The statement also confirms that on July 24th last, it had applied to Galway County Council for temporary planning permission to retain the above ground water delivery pipe.
‘Due to the urgent nature of the situation and the potential negative impact on the welfare of the fish stocks, Marine Harvest was duty bound to treat the affected fish with freshwater, pending the decision by Galway County Council.’
MHI claims their actions were necessary on grounds of livestock health and welfare issues and as such should be seen as an ‘emergency’, adding there could have been serious financial and socio-economic consequences if the treatments had been stopped for any reason.
‘Up to 60 direct jobs rely on the survival of these fish stocks. Fifteen on the actual farm and 45 in the processing and packing plant, with up to 40 more in the downstream value-added smoking and portioning plants preparing the product for export.
‘The treatment itself is natural, simple, environmentally-friendly and sustainable, in keeping with Marine Harvest Ireland’s organic standards. The process will have no impact on domestic water supply’.
Friends of the Irish Environment (FIE) has challenged MHI’s actions and has sought a High Court Injunction against the company, demanding that it remove the pipeline and restore the site to its natural condition. FIE’s injunction comes after Galway County Council ruled that the development was unauthorised and required planning permission.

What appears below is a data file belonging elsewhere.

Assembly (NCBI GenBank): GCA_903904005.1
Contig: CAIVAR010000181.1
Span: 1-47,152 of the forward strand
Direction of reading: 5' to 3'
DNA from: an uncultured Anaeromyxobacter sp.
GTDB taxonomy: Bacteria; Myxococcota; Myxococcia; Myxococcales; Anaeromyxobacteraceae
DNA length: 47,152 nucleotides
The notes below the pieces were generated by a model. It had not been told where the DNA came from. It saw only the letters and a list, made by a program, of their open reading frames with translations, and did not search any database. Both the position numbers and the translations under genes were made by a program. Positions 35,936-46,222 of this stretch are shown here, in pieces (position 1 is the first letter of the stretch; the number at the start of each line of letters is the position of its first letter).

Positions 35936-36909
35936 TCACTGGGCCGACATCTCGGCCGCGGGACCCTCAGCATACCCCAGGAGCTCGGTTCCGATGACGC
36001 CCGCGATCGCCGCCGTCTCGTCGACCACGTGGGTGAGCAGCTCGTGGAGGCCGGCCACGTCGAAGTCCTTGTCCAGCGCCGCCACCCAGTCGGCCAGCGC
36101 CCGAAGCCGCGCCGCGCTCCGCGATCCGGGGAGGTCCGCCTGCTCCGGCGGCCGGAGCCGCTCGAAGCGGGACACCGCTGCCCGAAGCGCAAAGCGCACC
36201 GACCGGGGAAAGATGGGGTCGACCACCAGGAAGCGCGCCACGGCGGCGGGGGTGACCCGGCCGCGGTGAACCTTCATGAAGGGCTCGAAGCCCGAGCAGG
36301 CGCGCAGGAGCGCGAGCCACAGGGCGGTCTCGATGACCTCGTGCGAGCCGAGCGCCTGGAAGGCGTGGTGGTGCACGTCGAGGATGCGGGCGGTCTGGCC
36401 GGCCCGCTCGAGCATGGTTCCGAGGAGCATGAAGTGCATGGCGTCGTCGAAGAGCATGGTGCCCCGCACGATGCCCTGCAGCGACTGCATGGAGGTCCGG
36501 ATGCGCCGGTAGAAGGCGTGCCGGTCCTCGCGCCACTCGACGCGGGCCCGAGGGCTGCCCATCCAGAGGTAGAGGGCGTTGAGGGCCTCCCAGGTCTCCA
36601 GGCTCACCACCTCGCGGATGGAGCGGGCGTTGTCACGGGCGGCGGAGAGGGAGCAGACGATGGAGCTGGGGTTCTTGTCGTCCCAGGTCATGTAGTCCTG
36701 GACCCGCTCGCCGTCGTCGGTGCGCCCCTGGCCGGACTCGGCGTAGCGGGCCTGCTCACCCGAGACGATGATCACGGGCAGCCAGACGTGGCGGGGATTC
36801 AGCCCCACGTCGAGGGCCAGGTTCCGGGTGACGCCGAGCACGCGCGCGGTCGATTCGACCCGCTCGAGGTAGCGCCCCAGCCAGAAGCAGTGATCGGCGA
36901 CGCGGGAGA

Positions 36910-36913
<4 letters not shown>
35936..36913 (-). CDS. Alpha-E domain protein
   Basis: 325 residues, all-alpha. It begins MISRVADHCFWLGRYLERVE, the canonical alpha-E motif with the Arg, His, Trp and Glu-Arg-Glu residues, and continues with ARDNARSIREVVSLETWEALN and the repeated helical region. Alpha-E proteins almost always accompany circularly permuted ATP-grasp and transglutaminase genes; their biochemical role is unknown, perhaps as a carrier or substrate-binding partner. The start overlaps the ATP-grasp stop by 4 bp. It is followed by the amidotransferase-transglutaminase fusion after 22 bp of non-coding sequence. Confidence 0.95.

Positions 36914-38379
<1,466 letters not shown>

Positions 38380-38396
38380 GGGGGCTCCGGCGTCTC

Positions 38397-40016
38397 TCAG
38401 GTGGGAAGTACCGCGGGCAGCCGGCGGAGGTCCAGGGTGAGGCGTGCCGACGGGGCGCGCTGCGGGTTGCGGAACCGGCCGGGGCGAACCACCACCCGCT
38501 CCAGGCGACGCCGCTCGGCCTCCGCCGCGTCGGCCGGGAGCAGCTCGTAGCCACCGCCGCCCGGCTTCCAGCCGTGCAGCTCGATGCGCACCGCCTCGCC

The environmental group maintains that in spite of this, the Council has taken no action and Marine Harvest has applied for retention of their pipeline. FIE says that this application is invalid, “as retention cannot be sought when a development requires assessment under European law.”
“Marine Harvest is gaming the system,” FIE Director, Tony Lowes contends.
“We believe they have support from the highest levels and that neither the Council nor Irish Water will take any action against this multinational, in spite of the threat to public water supplies in the area.”
Highlighting the “environmental importance of the area” Lowes added that two salmon rivers enter this bay and that the seabed at Ardmore Point hosts rare corals and anemones. He cites research by the Heritage Council and by the National Parks and Wildlife Service that shows protected birds, vulnerable to the slightest disturbances, nest along the coastline.
“Kilkieran Bay is one of two most valuable coastal sites in Ireland. It is madness to run pipelines across the area to support an industrial- size fish farm,” Mr Lowes said.
Amoebic Gill Disease is a naturally occurring condition that often affects young salmon soon after they are transferred to seawater. It is caused by microscopic organisms called Amoeba. These are naturally part of the plankton and can often ‘bloom’ during periods of warm weather.
The most effective and natural method of removing amoeba from the gills is to immerse affected fish in pure fresh water for up to three hours. This action kills the amoeba.